More than a month into recovery from surgery to repair a fractured right tibia, Tampa Bay Lightning center Steven Stamkos has surprised himself by how upbeat and energetic he has been since overcoming the initial shock of the first major injury in his NHL career.
"Initially, I thought I'd be a lot more down and frustrated and asking, 'Why me? Why at this time? Why this year, with it being an Olympic year and with our team getting off to a good start?'" Stamkos told NHL.com. "But I've been pretty positive and excited to come to the rink, to work hard, to work my way back onto the ice."
Stamkos is getting closer, even though he admits he's taking only baby steps each day and sometimes those are hard to quantify.
is recovering from a broken tibia he suffered in a game at TD Garden against the Boston Bruins
on Nov. 11. (Photo: Getty Images)
"But those baby steps are toward a goal," Stamkos said. "Now it's about grinding it out."
Stamkos slid hard into the goal post and broke his tibia in a game at TD Garden against the Boston Bruins on Nov. 11. He remembers every detail of the play, from the initial contact with Bruins defenseman Dougie Hamilton, to the helpless feeling he had when he was sliding legs-first into the cage, to the pain, and finally to the feeling he got when he first tried to stand up.
"When I tried to get up and take a step to the bench I felt the bone move and that's when I went down the second time, that's when I knew for sure that it was broken," said Stamkos, who had surgery Nov. 12 in Boston. "I definitely felt the bone slide and I knew I was in trouble."
The injury stopped Stamkos from having what could have been an MVP season. He had 14 goals in the first 17 games.
The injury stopped the Lightning from building on a strong start. They were 12-5-0 with Stamkos in the lineup; they are 6-5-3 since he's been out.
The injury also may have ruined Stamkos' dream of representing Canada in the 2014 Sochi Olympics, though this one is still to be determined.
Canada is expected to name its initial roster for Sochi on Jan. 7. There's a good chance Stamkos will be on it because it keeps open the option he'll be able to play there.
Stamkos will officially have until Feb. 11, the day before the Olympic tournament begins, to prove to Canada's executives he should stay on the roster. However, that decision likely will be made by Canada executive director Steve Yzerman before the players travel to Russia on Feb. 9, and there's no way of knowing if Stamkos will even be back playing by then.
Yzerman is also the general manager of Tampa Bay.
"Anything you can use as motivation you try to use it, especially an event like that," Stamkos said of the Olympics. "That's something you dream of as a kid, participating in that. I don't think it changes drastically, though. I want to get back as soon as I can where I know I'm 100 percent healthy and I'm not going to be a liability to the team. I want to get back to help the Tampa Bay Lightning win games."
Tampa Bay coach Jon Cooper said he thinks Stamkos is already doing that. Stamkos attends every home game and practice, and joined the team on the road for the first time in Newark, N.J., for its game Saturday against the New Jersey Devils. He also went on the ice in a track suit to do some stickhandling drills just 33 days after the injury.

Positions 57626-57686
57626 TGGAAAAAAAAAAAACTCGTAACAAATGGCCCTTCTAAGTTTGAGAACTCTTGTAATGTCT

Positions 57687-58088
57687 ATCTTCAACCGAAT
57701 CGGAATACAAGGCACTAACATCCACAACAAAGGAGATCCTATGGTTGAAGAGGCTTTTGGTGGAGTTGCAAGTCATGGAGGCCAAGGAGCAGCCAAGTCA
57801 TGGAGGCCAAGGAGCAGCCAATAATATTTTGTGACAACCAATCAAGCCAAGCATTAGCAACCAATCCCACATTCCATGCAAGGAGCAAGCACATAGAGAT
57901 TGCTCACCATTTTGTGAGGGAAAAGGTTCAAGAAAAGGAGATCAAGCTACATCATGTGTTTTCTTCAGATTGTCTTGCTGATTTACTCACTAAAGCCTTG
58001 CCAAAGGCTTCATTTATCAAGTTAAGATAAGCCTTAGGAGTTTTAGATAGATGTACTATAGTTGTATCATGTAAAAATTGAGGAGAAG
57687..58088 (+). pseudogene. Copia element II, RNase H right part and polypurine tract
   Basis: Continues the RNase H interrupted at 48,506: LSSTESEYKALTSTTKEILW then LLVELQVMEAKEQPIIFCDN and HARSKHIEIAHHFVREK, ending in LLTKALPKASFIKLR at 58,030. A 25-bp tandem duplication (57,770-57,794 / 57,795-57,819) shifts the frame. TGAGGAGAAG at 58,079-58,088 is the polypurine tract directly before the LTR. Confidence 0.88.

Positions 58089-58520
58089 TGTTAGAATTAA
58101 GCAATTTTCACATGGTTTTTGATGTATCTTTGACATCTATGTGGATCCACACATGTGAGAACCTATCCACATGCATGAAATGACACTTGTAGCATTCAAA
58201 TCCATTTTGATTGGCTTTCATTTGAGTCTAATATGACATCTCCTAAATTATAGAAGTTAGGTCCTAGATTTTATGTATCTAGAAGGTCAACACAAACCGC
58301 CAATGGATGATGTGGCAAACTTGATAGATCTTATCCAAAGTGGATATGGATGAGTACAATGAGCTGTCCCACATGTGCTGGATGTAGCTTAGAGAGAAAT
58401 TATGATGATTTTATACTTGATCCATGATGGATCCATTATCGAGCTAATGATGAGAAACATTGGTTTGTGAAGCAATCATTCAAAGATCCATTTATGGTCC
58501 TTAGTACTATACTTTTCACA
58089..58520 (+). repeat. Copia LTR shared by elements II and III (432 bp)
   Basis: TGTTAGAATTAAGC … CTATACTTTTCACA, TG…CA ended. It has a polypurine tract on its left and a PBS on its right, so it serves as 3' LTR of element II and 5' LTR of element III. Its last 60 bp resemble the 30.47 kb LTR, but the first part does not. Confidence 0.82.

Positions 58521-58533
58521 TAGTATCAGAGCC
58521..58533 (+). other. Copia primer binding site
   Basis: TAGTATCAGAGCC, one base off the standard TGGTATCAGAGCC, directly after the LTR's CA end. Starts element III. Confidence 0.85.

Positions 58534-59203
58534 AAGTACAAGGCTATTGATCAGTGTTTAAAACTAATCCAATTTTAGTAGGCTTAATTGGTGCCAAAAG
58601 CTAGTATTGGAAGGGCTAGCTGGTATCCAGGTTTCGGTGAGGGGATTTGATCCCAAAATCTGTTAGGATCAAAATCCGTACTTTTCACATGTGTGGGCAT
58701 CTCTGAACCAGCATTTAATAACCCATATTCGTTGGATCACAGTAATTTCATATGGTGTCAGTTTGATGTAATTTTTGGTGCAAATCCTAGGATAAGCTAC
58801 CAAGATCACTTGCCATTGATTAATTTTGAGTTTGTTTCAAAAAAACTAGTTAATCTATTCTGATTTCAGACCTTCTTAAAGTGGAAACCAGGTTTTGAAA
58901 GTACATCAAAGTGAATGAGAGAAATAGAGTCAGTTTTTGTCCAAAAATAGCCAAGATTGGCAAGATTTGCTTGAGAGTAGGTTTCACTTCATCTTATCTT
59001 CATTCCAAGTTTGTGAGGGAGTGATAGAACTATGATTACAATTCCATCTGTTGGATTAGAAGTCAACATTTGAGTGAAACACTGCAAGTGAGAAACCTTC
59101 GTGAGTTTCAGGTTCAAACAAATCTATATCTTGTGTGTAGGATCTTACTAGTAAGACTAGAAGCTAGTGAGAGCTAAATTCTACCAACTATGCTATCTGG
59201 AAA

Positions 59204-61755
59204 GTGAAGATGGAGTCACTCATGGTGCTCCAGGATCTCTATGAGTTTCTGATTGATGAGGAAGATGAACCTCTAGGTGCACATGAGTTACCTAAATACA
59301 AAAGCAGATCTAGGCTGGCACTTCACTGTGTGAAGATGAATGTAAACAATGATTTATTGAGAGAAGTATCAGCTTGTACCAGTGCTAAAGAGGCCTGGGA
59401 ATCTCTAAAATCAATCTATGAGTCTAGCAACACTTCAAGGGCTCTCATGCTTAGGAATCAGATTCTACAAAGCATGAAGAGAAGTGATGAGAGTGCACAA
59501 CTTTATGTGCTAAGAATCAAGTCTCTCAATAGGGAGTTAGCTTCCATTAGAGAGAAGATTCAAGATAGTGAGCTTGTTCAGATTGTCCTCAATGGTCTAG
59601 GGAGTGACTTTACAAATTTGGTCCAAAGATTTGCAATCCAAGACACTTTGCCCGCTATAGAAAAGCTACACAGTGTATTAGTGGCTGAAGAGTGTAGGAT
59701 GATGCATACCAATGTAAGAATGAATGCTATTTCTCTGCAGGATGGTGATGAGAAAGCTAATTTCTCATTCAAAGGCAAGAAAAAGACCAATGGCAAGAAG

"He's with us every day at home now and you can just see guys gravitate toward him," Cooper said. "You never really appreciate them until you lose them, right? Wow, what an impact he has on our team. It's remarkable. He is a leader. That kid is going to end up being a captain one day. I don't know if I truly knew that before [the injury]. That guy has got leadership just spewing out of him. It's pretty cool."
Stamkos said it was difficult to watch the Lightning go winless (0-3-1) on their four-game road trip out west last month, so it's a priority for him to be there for his teammates when he can be. With 13 players on the roster who have appeared in fewer than 100 NHL games, he said he can contribute in ways other than scoring goals.
"A conversation can help. A laugh can help," Stamkos said. "When we're home it's great to come to the rink. I get in early and do my stuff, but then it's great to see the guys, go out and watch practice. Those guys are your brothers, you see them every day, and you want to be a part of everything even when you're not playing."
Cooper said he continues to be amazed at how Stamkos interacts with the inexperienced players on the Lightning. He moved his locker stall prior to the season so he could sit closer to second-year forward Alex Killorn and rookies Tyler Johnson, Ondrej Palat and Richard Panik.
Stamkos said it was Cooper's idea for him to relocate in the room. Cooper said Stamkos immediately said yes.
"You think about Steven Stamkos, he's a '90," Cooper said, referring to Stamkos' birth year. "Tyler Johnson is a '90. Palat and Panik are '91s. Killorn is an '89. Stamkos has become so good and so powerful that everybody goes to him but everybody forgets he's their age or younger. It's a pretty good sign of your leadership ability when you transcend your age."
It's also a sign of Stamkos' attitude that he has been able to remain a leader for the Lightning in spite of his injury.
Sure, he's frustrated. He'd absolutely rather be playing. It stinks that he's not. But no matter what kind of attitude Stamkos has, the bone in his right leg won't heal any faster, so why not at least maintain a sense of optimism with an eye on the future?
"You do have to realize that it's going to be a long process and you just have to come to terms with that," Stamkos said. "There's just nothing we can do about it now except have that positive outlook."